Philosophers spend a lot of time with other philosophers. This is so even when they work alone. For a good part of philosophical work involves reading, and reflecting upon, what philosophers have written. Naturally, such work rarely takes place in a vacuum, and philosophers often think carefully about the appropriate setting for engaging with one or another thinker: the most conducive music, lighting, seating, and so forth, for engaging with Descartes, Kant, or whoever. An important, although less oft-remarked, component of appropriate setting involves the selection of snacks and beverages that will best accompany the works of particular philosophers.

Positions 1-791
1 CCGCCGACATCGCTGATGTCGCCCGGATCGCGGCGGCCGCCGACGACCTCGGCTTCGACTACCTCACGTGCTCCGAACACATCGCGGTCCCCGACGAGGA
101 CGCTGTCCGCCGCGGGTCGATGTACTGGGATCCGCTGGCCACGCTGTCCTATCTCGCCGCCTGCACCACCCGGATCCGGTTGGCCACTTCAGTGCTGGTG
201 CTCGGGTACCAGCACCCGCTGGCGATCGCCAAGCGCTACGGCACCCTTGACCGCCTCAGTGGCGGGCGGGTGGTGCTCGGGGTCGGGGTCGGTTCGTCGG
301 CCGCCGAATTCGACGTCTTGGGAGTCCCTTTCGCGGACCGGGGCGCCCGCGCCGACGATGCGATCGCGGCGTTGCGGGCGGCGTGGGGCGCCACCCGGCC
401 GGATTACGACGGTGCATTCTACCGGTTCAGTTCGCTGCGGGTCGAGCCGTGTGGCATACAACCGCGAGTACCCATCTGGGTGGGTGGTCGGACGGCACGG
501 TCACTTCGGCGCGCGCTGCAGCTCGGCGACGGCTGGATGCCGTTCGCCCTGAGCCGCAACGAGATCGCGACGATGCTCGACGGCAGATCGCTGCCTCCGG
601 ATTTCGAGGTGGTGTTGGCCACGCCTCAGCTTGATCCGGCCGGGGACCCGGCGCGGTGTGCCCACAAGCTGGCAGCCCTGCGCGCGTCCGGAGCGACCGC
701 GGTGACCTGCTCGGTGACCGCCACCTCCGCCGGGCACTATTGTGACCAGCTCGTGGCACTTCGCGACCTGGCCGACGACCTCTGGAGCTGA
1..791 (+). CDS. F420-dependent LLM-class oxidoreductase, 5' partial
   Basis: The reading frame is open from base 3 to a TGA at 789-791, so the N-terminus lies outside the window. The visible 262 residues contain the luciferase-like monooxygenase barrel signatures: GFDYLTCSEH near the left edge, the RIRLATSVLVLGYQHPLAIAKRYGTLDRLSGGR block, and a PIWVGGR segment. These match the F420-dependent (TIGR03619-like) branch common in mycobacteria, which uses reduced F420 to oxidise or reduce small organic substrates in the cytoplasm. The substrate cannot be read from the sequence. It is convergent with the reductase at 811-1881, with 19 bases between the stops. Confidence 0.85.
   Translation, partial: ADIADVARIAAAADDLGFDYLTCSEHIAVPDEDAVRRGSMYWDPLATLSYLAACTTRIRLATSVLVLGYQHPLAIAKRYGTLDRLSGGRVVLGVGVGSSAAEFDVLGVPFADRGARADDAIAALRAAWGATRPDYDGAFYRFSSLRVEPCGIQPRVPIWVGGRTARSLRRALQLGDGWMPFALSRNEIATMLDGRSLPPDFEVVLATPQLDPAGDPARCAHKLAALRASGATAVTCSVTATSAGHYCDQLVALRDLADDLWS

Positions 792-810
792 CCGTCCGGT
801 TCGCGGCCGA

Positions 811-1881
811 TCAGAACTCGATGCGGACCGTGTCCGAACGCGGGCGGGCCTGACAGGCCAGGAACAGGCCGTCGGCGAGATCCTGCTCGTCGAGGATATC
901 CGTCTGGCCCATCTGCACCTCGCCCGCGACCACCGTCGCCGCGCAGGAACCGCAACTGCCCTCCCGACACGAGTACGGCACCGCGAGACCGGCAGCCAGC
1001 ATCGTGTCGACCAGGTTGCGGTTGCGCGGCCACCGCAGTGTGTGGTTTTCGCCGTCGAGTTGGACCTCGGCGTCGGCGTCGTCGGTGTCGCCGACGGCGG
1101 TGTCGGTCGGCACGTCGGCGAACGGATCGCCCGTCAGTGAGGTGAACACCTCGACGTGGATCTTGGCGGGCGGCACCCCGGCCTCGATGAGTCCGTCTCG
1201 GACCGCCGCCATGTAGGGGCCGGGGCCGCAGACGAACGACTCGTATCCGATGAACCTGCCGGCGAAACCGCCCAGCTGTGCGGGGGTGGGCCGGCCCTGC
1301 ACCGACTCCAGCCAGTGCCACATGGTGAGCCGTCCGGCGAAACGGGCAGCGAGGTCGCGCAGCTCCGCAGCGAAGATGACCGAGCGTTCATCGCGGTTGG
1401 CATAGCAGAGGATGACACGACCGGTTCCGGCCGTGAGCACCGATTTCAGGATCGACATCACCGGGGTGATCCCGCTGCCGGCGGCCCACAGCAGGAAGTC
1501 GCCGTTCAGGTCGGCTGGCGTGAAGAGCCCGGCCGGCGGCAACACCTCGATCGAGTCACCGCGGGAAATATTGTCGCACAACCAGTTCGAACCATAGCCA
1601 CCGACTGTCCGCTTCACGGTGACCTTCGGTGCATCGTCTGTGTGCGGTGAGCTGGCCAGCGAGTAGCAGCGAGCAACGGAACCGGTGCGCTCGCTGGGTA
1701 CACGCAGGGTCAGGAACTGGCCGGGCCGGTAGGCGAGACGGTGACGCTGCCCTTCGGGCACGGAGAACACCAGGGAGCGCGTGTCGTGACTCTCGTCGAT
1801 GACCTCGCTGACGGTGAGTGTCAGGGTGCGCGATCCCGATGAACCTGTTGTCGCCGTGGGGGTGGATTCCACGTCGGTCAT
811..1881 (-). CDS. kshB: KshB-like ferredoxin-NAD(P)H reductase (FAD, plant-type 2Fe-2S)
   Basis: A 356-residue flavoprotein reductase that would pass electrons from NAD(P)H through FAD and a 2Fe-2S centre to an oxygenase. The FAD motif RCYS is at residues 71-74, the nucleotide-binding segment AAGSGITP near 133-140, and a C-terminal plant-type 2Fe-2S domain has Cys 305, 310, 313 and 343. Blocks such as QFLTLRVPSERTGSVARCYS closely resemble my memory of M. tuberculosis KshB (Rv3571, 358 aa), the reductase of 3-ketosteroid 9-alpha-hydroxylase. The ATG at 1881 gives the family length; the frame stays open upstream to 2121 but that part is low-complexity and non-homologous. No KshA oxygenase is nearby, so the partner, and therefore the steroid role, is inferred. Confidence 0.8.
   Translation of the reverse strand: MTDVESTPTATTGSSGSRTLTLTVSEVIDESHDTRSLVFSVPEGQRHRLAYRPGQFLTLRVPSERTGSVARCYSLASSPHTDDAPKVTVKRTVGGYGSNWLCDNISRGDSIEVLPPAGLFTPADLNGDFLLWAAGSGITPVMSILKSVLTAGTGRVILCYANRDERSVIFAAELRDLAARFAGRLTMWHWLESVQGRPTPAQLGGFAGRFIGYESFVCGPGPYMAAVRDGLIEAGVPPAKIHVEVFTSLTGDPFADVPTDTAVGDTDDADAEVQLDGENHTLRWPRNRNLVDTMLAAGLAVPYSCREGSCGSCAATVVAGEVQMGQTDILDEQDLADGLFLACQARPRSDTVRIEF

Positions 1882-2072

In some cases, such a decision may be made on prudential grounds: getting through the work of one or another philosopher may demand intake of a quantity of caffeine, and the promise of chocolate. In other cases, the decision may be made on aesthetic grounds: appreciation of the nuance of a thinker’s work may demand the careful application of Earl Grey tea, for example.
Here, I make some preliminary suggestions about some reasonable pairings, in the hope that this may be at the service of further reflection and discussion.
Plato: Cheese and fruit; posset or wine.
Aristotle: Digestive biscuits; water.
Aquinas: Custard tarts; mead.
Descartes: Angel cake; lemonade.
Spinoza: Ginger nut biscuits; espresso.
Newton: Apple strudel; ginger beer.
Locke: Madeleine cake; coke.
Leibniz: Chocolate Hobnobs; Ribena.
Berkeley: Doesn’t matter; orange juice.
Hume: Sandwiches; red wine.
Kant: Rich Tea biscuits; Lapsang Souchong tea.